A significant but not a huge proportion of people are recent users. Will relaxing the laws increase the number of people using cannabis? Probably, in the short term at least.

Canada legalised cannabis on October 17 last year. Benedikt Fischer was in Vancouver with colleagues at the time.

“It was interesting how anti-climactic it was. We were sitting there and there was nothing discernibly different, no grandiose event, no smoke in the air because we had de-facto legalisation for a long time already.”

Dr Fischer, who worked with the Canadian government on the new legalisation framework, is now a professor at Auckland University’s faculty of medical and health sciences, specialising in addiction research.

He says there’ve been some early rollout hiccups in Canada such as a shortage of supply and users resorting to mail order in Ontario because cannabis shops haven’t yet opened.

The first survey since legalisation showing a rise in users is no surprise, he says.

The National Cannabis Survey says about 5.3 million or 18 percent of Canadians aged 15 years and older reported using cannabis in the last three months. This was higher than the 12-14 percent who reported using just one year earlier, before legalisation.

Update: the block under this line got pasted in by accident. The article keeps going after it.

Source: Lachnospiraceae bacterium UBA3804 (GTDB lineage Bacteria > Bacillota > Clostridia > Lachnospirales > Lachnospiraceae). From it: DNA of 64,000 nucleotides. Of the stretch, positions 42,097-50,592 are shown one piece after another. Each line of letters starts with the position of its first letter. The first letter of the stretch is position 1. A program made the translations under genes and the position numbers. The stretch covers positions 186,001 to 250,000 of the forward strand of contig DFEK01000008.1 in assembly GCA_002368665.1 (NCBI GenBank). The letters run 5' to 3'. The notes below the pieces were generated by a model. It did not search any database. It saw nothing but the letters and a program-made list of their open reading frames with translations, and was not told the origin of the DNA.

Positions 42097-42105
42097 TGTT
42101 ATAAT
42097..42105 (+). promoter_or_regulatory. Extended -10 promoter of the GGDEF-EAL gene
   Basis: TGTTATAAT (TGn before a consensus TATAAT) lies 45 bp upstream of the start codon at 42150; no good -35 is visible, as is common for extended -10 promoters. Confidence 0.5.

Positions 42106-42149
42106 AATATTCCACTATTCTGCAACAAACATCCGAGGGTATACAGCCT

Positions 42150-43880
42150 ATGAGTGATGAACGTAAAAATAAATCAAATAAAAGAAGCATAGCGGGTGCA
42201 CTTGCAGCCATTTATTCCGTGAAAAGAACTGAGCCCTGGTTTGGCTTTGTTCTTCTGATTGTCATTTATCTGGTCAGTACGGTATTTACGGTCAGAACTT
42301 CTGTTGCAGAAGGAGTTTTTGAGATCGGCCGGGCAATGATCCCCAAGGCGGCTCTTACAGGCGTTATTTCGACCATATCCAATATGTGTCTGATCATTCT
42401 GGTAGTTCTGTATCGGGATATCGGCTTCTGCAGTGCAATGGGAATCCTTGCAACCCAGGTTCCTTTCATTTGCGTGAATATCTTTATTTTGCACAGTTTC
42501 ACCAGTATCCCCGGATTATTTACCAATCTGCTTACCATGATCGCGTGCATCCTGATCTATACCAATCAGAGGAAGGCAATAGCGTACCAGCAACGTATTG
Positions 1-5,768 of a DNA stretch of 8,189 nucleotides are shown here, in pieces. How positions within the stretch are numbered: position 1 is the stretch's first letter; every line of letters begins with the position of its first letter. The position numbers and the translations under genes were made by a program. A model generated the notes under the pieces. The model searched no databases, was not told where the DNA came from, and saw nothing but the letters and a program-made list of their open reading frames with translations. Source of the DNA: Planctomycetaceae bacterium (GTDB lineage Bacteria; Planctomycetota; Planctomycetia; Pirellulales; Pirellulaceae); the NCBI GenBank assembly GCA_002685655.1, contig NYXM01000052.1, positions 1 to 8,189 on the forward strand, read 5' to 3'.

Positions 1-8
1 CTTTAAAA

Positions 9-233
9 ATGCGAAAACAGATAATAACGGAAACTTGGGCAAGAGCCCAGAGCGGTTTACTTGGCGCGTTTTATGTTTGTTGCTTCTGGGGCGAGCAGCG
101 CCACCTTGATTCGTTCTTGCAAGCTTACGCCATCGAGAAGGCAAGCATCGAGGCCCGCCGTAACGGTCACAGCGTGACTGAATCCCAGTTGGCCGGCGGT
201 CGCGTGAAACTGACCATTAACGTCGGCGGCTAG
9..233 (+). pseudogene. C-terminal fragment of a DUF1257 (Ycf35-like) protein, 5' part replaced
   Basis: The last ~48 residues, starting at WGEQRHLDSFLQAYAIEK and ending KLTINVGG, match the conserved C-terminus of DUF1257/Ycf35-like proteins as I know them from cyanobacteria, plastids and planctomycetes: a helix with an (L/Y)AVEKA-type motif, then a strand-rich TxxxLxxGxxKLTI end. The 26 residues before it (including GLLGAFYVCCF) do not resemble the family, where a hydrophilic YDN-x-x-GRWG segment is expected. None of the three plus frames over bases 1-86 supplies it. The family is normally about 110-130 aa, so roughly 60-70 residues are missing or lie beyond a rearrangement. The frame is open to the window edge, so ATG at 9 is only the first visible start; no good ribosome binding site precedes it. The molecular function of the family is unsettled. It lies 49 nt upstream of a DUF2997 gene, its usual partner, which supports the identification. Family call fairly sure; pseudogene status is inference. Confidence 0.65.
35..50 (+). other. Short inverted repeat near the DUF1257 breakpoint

That doesn’t say what sort of use. It is likely that casual use increased, but problem cannabis users will already be getting what they want so are unlikely to be affected – except that if they can source their supplies legally that will reduce their contact with criminal pushers who seem intent on moving users onto more dangerous (and more profitable) drugs like P.

But Wilkins doesn’t support legalisation based on the Sale of Liquor model.

“The importance from now on is talking about the detail of what the regulatory regime is going to look like, because it isn’t just a binary choice between prohibition and an alcohol-style market. There are lots of different variations of a more controlled market, a more regulated market, a market that benefits communities and also takes care of vulnerable people.”

He proposes a not-for-profit public health model where cannabis would be sold by philanthropic societies and local communities, and drug treatment facilities would benefit.

“You’d have a community trust that has people elected from the communities – I’m thinking about the alcohol licensing trusts where people from the community are elected to these trusts and the trusts have obligations to return money back to the community for community purposes, like sports, arts, recreation centres.”

New Zealanders should look at Uruguay and Canada as legalisation models, rather than the United States, Wilkins says.

People are looking at what has happened in other countries, seeing what has worked and what hasn’t worked. They should also be looking at Portugal.

There is some strong opposition to relaxing drug laws – there is a small but determined conservative nanny state lobby.

We will no doubt keep debating the pros and cons of drug law reform, until we see what Parliament puts forwards for us to vote on. Then the real battle will begin.